Primary Features of SleepPlease

After my features were chosen it was time to create a user flow to identify the screens that I needed and then proceeded to iterate on the specific structure of each screen to make it as functionally sound as possible.

Initial Flow Chart for Journal Writing Path

I then proceeded to play Crazy Eights to come up with the different variations of the screens. I chose the home screen and the journal screen as the basis for the type of structural design that I was going for with the application overall. These would be the screens that the user was looking at the most so they seemed to be good places to start.

My sketches are going to get better I promise

The resulting low-fi screens were good enough for me to follow the adage “test early and test often” so as soon as I felt semi-comfortable with the drawn up screens I tested them on five different individuals. The test consisted of having each individual go from the start screen to filling out their journal for the day either verbally or through writing. My initial usability test on the low-fi screens resulted in some good responses to improve my design:

  1. Make the Alarm on the Home Screen look more like an Alarm.
  2. Make it clear what screen the user is on at all times
  3. Remember to design for interaction with a coach
Lo-Fi to Mid-Fi

Taking all these into consideration I was able to have a more clearly defined product that led the user getting to and using the journal rather quickly. In the follow up conversations that I had with each test user four out of five asked and wanted to know more about the blocker feature that I had mentioned adding in the future. Those conversations made it apparent to me that the blocker should be something that I should should develop more now since it fit in nicely with the flow of my target user’s night. They would be preparing for bed the blocker would either come on automatically or by the command of the user and then they would use the journal to de-clutter their mind before going to bed. I decided to include it as an icon in the mid-fi on the alarm screen to supplement the journal.

UI Design

I had three considerations for the overall feel and direction of the application’s apperance:

  • It needs to break away from the standard blues present in sleep applications
  • It is a sleep application so it needs to be simple
  • It will probably be used a lot in the evening so a darker UI is essential

The need to break away from the blues was both a personal decision to give my application a more unique look compared to other applications and an objective decision to focus on earth tones that bring out feelings of warmth and elegance.

Competitors (Left) Calm App and (Right) Sleep Cycle App

Simplicity is something that I always strive for while designing because of my personal frustrations with interfaces that are unnecessarily complicated or long. The goal should be to take as much work off of the user as possible.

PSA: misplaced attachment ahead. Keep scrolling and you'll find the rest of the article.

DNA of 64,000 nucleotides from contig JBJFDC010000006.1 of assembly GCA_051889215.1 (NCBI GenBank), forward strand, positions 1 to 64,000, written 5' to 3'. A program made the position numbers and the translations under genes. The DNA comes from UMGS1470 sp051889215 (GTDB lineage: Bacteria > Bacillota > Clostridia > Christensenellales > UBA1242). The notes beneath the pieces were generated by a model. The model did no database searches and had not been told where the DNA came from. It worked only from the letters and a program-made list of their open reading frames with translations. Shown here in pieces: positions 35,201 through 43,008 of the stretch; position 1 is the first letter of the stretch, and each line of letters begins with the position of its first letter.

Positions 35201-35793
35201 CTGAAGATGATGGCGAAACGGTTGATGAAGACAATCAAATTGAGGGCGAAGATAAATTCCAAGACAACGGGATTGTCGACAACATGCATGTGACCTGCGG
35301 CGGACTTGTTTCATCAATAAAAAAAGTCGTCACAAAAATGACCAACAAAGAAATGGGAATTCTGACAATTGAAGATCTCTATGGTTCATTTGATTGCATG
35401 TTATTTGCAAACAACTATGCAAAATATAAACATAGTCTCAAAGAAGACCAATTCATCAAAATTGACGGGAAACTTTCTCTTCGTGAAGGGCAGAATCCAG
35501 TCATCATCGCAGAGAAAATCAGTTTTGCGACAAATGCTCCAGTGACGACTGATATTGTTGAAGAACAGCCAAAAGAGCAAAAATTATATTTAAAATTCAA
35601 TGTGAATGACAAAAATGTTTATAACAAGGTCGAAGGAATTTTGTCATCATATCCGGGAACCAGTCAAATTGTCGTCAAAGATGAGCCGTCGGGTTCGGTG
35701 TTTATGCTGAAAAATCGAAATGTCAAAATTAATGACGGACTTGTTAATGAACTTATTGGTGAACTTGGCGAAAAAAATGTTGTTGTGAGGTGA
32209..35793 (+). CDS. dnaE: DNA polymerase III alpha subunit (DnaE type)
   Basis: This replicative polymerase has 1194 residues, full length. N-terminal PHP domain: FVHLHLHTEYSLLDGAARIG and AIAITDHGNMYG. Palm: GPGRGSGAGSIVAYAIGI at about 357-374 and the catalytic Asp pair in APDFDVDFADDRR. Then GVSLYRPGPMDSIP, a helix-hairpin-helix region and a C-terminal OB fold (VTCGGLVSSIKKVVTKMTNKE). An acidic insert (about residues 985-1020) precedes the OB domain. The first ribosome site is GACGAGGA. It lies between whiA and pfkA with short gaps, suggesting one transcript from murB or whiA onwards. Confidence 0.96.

Lastly, a dark UI is necessary to reduce the potential of eye strain when looking at a screen at night. Darker UIs are common in entertainment interfaces because of the increase likelihood that the user is going to use the application in the evening. I started by creating a Mood Board to bring together the overall theme.

I eventually settled on pictures of beds, environmental backdrops, and colors because they brought out the Smooth, Calm, and Comfortable feeling that I was looking for when defining the Brand of SleepPlease. When I did round of desirability testing with five different people a new word started popping up that helped me determine the ultimate direction of the application, mysterious. The air of unknown that the pictures were evoking gave me a new angle to add to my application and so I played on that sense of unknown and decided on pushing for subtle hints of allure with certain screens in the application. Allure would play on the user’s desire to get to their one true love, sleep. The title could now have a more subtle push to it with the contrast between the light typeface of Sleep and bold typeface of Please. Please no longer remains a command but a seductive call from the bed itself.

Sleep applications by their nature are normally simple because there is only so many features that they are intending to cover in the first place, which falls squarely on tracking the sleep itself and an alarm. The sleep tracker does not effect the interface beyond what the designer decides to show the user for the statistics/sleep log portion of the application. Showing a lot of information gives the user access to information they did not have before, but runs the risk of creating information overload. The goal shouldn’t be to force the user to become a statistician to help them get better sleep. On the other end too little information will not give the user any sense of progression, and they will stop using the application. The alarm ends up being the home screen for many sleep tracking applications and does not have, or need, much variation.

I did not want to include a whole on-boarding process for an application that should be mostly intuitive by design. This problem was easily avoided if I kept to my UX strategy of constantly reminding the user where they were at in the app. I decided to change the title on each screen to Sleep_____ so that it was next to impossible to not know where user is currently located. As redundant as this seemed to be initially, it worked in my favor bolstering navigation while reinforcing the branding in an unique way.